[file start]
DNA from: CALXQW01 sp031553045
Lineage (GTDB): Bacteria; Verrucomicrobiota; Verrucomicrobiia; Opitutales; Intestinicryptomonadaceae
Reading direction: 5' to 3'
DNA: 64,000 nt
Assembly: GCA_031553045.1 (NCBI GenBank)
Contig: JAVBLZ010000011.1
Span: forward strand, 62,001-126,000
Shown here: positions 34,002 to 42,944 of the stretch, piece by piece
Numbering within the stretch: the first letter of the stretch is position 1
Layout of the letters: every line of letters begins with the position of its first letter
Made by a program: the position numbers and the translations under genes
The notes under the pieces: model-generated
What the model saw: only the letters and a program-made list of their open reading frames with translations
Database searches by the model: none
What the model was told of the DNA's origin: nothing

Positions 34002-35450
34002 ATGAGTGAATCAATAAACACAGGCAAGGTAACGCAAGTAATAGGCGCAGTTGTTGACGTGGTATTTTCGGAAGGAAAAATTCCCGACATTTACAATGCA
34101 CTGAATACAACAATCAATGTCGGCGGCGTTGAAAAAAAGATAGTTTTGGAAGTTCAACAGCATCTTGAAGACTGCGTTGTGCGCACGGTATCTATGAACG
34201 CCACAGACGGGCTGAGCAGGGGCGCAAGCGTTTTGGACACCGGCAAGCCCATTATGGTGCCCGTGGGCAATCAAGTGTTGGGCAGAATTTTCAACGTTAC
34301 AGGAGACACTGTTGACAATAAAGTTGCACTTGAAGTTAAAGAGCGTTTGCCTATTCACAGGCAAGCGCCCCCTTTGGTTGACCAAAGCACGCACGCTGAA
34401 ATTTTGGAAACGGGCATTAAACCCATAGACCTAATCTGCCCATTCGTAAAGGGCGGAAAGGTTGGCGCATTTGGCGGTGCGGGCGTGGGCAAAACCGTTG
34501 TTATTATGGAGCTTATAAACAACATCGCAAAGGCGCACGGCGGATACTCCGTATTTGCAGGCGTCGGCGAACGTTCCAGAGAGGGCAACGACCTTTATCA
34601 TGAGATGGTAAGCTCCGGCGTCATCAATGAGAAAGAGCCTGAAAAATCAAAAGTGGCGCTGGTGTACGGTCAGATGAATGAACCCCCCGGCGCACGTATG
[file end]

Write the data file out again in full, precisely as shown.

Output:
DNA from: CALXQW01 sp031553045
Lineage (GTDB): Bacteria; Verrucomicrobiota; Verrucomicrobiia; Opitutales; Intestinicryptomonadaceae
Reading direction: 5' to 3'
DNA: 64,000 nt
Assembly: GCA_031553045.1 (NCBI GenBank)
Contig: JAVBLZ010000011.1
Span: forward strand, 62,001-126,000
Shown here: positions 34,002 to 42,944 of the stretch, piece by piece
Numbering within the stretch: the first letter of the stretch is position 1
Layout of the letters: every line of letters begins with the position of its first letter
Made by a program: the position numbers and the translations under genes
The notes under the pieces: model-generated
What the model saw: only the letters and a program-made list of their open reading frames with translations
Database searches by the model: none
What the model was told of the DNA's origin: nothing

Positions 34002-35450
34002 ATGAGTGAATCAATAAACACAGGCAAGGTAACGCAAGTAATAGGCGCAGTTGTTGACGTGGTATTTTCGGAAGGAAAAATTCCCGACATTTACAATGCA
34101 CTGAATACAACAATCAATGTCGGCGGCGTTGAAAAAAAGATAGTTTTGGAAGTTCAACAGCATCTTGAAGACTGCGTTGTGCGCACGGTATCTATGAACG
34201 CCACAGACGGGCTGAGCAGGGGCGCAAGCGTTTTGGACACCGGCAAGCCCATTATGGTGCCCGTGGGCAATCAAGTGTTGGGCAGAATTTTCAACGTTAC
34301 AGGAGACACTGTTGACAATAAAGTTGCACTTGAAGTTAAAGAGCGTTTGCCTATTCACAGGCAAGCGCCCCCTTTGGTTGACCAAAGCACGCACGCTGAA
34401 ATTTTGGAAACGGGCATTAAACCCATAGACCTAATCTGCCCATTCGTAAAGGGCGGAAAGGTTGGCGCATTTGGCGGTGCGGGCGTGGGCAAAACCGTTG
34501 TTATTATGGAGCTTATAAACAACATCGCAAAGGCGCACGGCGGATACTCCGTATTTGCAGGCGTCGGCGAACGTTCCAGAGAGGGCAACGACCTTTATCA
34601 TGAGATGGTAAGCTCCGGCGTCATCAATGAGAAAGAGCCTGAAAAATCAAAAGTGGCGCTGGTGTACGGTCAGATGAATGAACCCCCCGGCGCACGTATG